Writings that mark a generation, but gestures, too. This is where WYD proves to be a founding experience for many young Christians. The pope is there, present in their midst and bears witness before their eyes to the faith that animates him. Louis Manaranche remembers this new impetus instilled by Benedict XVI at WYD in Madrid by establishing a vigil of adoration: “Benedict XVI immersed us in the heart of the Christian mystery, both through his teaching and through a very deployed liturgical life”. Importance of silence, sense of the sacred, respect for the liturgy… So many aspects that will have shaped a whole generation of the faithful.
Joseph Buchet, 36, business manager, was touched by the character of Benedict XVI, courageous, standing in the storm: “On several occasions, he was misunderstood by society, abused by the media, but he did not weaken. The most beautiful illustration was this gesture, at the WYD in Madrid, of standing up in the storm while his team told him to leave to take shelter. He chose to stay with the young people. For me, it is a magnificent example”.
A heritage to explore
To claim a pope, isn’t this also to show oneself particularly available to receive his inheritance? Admittedly, the pope of a generation first accompanies the latter during his lifetime, through his encyclicals, his teachings and his presence at WYD. But at the same time he bequeaths them a precious heritage, to be discovered over time. Those who knew him thus feel invested with the mission of exploring this heritage from top to bottom in order to make it shine and bear fruit. This is the case of Alexia Vidot, journalist at Life, converted at the very beginning of the pontificate of Benedict XVI, at the age of 20. In his recent book Dear Benedict XVI (Editions Emmanuel), she addresses “her” pope in the form of letters and confides: “I am only one member among many others of the ‘Generation Benedict XVI’ who knows that I have not yet received everything of what you wanted to convey to him. Now, I refuse to lose any crumb of the eight rich years that you spent on the throne of Peter”. An invitation, launched to an entire generation, to explore his abundant theological work.
The limits of claiming the generation of a pope
If it is legitimate to claim the generation of a particular pope, because he marked a youth by his writings, his gestures and transmitted to him a heritage, this attachment cannot be exclusive, nor be defined by opposed to another generation. “Being of the generation of a pope does not mean being resistant to the pontificate of his successor”, specifies Louis Manaranche. “If I recognize myself in the ‘Generation Benedict XVI’, this does not mean that I do not try to allow myself to be shaped by the pontificate of Pope Francis, to listen to his teaching, to understand his priorities, to observe a certain continuity… When continuity is not obvious, I try to see the nuances, to understand where they come from”.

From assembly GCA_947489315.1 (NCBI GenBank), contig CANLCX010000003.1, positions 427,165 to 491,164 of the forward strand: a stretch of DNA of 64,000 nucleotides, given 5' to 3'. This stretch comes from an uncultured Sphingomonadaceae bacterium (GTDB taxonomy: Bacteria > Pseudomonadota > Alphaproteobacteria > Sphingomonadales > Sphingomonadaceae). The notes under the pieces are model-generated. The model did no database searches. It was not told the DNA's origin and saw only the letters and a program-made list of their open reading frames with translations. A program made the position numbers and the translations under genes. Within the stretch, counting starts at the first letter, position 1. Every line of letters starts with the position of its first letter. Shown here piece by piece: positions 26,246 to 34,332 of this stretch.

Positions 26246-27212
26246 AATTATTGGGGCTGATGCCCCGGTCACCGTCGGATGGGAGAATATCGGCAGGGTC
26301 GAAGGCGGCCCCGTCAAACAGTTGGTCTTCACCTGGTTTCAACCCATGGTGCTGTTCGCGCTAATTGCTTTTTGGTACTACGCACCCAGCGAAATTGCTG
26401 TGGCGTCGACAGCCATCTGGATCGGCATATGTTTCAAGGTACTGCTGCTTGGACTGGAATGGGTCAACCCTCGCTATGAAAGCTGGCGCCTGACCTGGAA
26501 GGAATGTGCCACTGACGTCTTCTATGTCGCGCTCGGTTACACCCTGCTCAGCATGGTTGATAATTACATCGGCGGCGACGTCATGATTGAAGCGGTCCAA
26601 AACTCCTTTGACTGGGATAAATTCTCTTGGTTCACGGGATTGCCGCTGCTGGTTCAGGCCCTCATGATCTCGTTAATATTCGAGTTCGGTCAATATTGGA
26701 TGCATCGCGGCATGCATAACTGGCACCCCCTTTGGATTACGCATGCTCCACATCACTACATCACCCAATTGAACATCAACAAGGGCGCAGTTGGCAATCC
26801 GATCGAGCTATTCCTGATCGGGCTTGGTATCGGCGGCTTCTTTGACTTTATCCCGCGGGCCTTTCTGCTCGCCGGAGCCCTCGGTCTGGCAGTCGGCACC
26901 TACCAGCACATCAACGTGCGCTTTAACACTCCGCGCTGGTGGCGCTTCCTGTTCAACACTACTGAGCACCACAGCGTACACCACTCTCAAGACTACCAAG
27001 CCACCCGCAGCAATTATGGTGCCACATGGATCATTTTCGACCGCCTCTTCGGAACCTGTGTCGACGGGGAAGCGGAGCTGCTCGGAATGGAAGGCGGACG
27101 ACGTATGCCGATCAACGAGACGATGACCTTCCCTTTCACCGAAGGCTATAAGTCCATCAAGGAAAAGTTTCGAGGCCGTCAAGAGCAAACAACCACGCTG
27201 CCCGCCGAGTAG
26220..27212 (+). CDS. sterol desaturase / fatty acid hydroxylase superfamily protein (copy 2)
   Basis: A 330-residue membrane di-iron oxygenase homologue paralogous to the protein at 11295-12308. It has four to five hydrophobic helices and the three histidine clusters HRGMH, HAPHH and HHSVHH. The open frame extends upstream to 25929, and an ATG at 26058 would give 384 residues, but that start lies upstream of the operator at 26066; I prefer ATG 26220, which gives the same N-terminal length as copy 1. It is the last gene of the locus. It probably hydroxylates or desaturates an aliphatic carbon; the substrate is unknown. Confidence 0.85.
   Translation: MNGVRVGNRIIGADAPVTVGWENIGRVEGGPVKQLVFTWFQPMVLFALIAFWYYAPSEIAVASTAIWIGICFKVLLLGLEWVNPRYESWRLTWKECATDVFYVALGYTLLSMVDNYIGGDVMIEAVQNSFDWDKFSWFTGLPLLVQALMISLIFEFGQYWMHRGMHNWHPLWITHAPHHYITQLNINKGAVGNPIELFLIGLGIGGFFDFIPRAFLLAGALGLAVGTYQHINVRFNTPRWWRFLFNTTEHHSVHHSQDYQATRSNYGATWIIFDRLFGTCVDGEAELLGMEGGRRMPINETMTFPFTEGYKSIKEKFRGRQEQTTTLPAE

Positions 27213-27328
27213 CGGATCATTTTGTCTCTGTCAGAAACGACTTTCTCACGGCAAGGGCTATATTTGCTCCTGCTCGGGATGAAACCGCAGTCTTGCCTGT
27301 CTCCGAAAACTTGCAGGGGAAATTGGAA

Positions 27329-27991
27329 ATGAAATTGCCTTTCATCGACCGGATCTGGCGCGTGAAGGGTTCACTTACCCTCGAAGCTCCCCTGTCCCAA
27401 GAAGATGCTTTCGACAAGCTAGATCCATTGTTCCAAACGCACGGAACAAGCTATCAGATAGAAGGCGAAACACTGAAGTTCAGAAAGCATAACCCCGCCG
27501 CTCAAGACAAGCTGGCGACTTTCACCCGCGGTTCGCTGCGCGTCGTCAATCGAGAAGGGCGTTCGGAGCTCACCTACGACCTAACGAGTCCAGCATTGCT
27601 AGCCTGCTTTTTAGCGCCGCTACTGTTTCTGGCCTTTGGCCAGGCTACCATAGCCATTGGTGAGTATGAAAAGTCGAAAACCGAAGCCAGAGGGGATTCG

To be of the generation of a pope does not mean to be restive with regard to the pontificate of his successor.
The risk of identifying with a single pope is ultimately to close oneself to the others, who nevertheless all bring something to the universal Church. Since the Second Vatican Council and thanks to successive popes, the Church has been rich in powerful evangelical intuitions. If Paul VI insisted on the essential vocation of the Church to evangelize those who do not know Christ, John Paul II worked more in favor of the “new evangelization”, initiating new methods and a new language. As for Benedict XVI, he is the pope of the personal relationship with Christ, the key to the encounter with God. Finally, Pope Francis never ceases to call each baptized person to become a “disciple-missionary” and to go to the peripheries of the Church.
Although a necessarily closer bond is forged with the pope who trained our youth and contributed to shaping the person we are today, this does not prevent us from continuing to be nourished by the contributions specific to each pontificate, and, enlightened by kind, grow in faith.